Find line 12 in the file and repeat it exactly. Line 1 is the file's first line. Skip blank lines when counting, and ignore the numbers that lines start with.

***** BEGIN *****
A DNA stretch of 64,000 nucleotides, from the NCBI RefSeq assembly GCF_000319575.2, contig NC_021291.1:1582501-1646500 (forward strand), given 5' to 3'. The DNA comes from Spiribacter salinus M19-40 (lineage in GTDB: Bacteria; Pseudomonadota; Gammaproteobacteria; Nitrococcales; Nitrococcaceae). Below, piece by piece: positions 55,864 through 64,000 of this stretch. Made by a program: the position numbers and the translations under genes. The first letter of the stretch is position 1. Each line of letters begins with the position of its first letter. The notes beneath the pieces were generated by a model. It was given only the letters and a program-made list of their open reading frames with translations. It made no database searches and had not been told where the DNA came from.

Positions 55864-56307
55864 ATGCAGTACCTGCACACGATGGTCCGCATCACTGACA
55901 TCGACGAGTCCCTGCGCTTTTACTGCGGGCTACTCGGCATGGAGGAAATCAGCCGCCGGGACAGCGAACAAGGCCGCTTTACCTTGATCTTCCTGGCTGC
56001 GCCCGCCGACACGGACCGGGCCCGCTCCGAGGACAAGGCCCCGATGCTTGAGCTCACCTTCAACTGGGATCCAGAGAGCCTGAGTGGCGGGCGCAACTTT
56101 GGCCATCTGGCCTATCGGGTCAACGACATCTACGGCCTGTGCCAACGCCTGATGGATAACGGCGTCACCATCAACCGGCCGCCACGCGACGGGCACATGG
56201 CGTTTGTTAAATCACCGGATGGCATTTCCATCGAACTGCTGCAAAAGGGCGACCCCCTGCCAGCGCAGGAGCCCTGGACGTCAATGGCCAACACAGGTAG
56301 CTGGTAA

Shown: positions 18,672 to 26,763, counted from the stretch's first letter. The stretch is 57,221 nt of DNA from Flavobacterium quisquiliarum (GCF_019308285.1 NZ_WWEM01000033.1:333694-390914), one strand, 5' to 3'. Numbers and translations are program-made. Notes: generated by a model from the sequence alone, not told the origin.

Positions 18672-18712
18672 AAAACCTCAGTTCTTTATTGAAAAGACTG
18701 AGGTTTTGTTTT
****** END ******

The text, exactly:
18701 AGGTTTTGTTTT